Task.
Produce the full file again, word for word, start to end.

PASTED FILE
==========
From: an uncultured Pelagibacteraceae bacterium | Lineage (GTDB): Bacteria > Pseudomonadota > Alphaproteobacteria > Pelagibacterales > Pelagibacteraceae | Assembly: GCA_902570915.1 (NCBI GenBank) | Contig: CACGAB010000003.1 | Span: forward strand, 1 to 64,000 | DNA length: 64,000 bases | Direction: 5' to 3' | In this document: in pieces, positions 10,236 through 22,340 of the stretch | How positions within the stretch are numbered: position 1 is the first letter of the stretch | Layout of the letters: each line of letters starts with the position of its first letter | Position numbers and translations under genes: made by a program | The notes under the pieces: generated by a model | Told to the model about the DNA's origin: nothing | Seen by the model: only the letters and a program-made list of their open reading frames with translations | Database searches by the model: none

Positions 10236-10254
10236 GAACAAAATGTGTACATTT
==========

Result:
From: an uncultured Pelagibacteraceae bacterium | Lineage (GTDB): Bacteria > Pseudomonadota > Alphaproteobacteria > Pelagibacterales > Pelagibacteraceae | Assembly: GCA_902570915.1 (NCBI GenBank) | Contig: CACGAB010000003.1 | Span: forward strand, 1 to 64,000 | DNA length: 64,000 bases | Direction: 5' to 3' | In this document: in pieces, positions 10,236 through 22,340 of the stretch | How positions within the stretch are numbered: position 1 is the first letter of the stretch | Layout of the letters: each line of letters starts with the position of its first letter | Position numbers and translations under genes: made by a program | The notes under the pieces: generated by a model | Told to the model about the DNA's origin: nothing | Seen by the model: only the letters and a program-made list of their open reading frames with translations | Database searches by the model: none

Positions 10236-10254
10236 GAACAAAATGTGTACATTT